Category Archives: 2017

Leadership from Below: Climate Coalitions State Intentions in Bonn and Make Demands in Denver

Decision-making in economic and political systems tends to flow from purpose-built leadership positions. Large, unwieldy organizational systems typically endow key leaders, be they CEOs, senior appointees, or committee chairs, with the authority, the resources, and the messaging microphone required to steer the organization with relative ease. However, there are times when the entire organizational system requires an overhaul, and these times often demand that those outside of natural leadership positions take the wheel. Sometimes, when an entrenched organizational scheme requires top-to-bottom overhaul, rather than gentle guidance, those intended to lead must themselves be led. The world of energy finds itself in one such moment today, as seen at both the state and international levels.

Last week international leaders met at COP23, the second “conference of the parties” since the signing of the Paris Agreement. They were meeting to discuss what global climate policy will look like both before and after 2020, when the Agreement officially goes into effect. President Donald Trump’s announcement earlier this year that he plans to withdraw the United States from the Agreement set the tone of the discussions for the official US delegation. The message coming from the intended leaders was that the United States is drawing back from international climate obligations.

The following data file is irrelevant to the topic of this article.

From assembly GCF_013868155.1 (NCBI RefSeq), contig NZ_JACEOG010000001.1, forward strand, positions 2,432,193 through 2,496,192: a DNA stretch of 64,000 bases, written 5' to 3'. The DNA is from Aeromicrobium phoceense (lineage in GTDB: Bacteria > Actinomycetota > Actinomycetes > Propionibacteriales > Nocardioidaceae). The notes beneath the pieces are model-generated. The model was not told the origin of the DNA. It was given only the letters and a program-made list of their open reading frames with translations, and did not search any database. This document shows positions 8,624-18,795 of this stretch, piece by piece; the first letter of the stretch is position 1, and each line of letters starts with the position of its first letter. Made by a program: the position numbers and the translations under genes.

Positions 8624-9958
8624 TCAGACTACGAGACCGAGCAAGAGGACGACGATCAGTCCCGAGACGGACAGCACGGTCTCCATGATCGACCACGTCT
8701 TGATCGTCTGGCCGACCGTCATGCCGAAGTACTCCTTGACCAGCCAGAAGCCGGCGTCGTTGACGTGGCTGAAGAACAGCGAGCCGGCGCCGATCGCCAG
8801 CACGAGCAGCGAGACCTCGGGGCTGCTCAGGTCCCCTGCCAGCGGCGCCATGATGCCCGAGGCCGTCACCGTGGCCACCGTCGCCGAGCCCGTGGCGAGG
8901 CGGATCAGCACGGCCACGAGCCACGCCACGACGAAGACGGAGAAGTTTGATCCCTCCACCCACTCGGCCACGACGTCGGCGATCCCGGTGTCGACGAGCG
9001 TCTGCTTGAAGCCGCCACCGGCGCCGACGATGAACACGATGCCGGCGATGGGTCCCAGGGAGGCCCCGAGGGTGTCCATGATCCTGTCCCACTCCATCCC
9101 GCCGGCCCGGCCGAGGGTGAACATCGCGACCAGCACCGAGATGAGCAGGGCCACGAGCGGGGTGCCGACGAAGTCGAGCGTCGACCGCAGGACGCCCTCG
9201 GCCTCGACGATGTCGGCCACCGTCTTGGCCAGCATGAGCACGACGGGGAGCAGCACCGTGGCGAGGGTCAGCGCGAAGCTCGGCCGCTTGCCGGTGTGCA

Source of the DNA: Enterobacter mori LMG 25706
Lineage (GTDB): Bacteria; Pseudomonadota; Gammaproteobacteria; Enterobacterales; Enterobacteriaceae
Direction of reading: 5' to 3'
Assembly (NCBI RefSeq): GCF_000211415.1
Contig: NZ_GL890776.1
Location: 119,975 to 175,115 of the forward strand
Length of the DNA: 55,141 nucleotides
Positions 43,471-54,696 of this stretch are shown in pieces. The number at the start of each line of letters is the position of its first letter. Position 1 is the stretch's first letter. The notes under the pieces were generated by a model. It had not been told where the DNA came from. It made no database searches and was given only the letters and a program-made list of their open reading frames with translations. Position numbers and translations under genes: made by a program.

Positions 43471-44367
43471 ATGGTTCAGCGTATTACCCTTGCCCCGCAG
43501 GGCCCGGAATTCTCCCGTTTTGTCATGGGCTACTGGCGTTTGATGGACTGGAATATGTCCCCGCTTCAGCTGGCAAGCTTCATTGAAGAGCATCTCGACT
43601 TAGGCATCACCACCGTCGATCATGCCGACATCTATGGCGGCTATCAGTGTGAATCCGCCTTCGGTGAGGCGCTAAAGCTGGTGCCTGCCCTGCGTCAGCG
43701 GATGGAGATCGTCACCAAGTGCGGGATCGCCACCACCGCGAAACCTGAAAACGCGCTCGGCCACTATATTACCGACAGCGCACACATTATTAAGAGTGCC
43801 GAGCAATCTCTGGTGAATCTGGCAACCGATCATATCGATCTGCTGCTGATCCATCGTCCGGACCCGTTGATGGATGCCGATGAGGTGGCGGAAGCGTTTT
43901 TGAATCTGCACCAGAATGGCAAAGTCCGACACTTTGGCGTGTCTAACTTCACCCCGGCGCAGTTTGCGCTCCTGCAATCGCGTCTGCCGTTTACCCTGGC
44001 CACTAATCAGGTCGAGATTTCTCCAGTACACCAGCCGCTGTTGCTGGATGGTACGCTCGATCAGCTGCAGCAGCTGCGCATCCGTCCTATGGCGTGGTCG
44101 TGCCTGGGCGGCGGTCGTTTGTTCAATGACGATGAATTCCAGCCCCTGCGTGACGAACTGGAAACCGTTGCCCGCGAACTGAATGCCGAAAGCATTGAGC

However, they were not the only Americans present in Bonn. An unofficial delegation of citizens traveled to the conference, also to represent the United States and to deliver a simple message to the rest of the world: we are still in.

Acitvists gather in Bonn ahead of COP23 summit

This second delegation delivered the America’s Pledge Phase 1 report, detailing the efforts of committed citizens to uphold the standards agreed to in Paris in 2015, in spite of the federal government’s withdrawal. This comprehensive report discusses the success of the U.S. Climate Alliance (of which Colorado is a member and CEA is a proud supporter) and other coalitions that are dedicated to picking up the banner of climate action where the Trump administration has let it fall. This We Are Still In delegation, collectively representing more than half of America’s economy, detailed the steps they have taken to begin working from the bottom up to achieve the 2025 U.S. emissions outcomes asked for by the Paris Accords, and promised additional analysis in a Phase 2 report to be published in 2018. The members of this second delegation may have represented leaders within their respective organizations (mayors, governors, CEOs, board presidents and others), but when it comes to expressing the intentions of the American people as a whole, they are now required to lead from the outside.

As US climate leaders declared their intentions in Bonn, a smaller group of local activists met in Denver to deliver a petition to Xcel Energy at their local headquarters, asking the utility to take the next step towards the post-fossil fuel world.  This group was led by 350 Colorado and the Colorado Coalition for a Livable Climate, which represents Clean Energy Action and 22 community, faith, and environmental organizations from around Colorado. Our requests included

  • the closure of all Xcel coal plants by 2030
  • the closure of all fracking gas plants by 2035
  • a commitment to convert to at least 80% renewable sources of electricity by 2030
  • completion of a study by the end of 2018 that explores how to achieve 100% renewable electricity in Colorado by 2030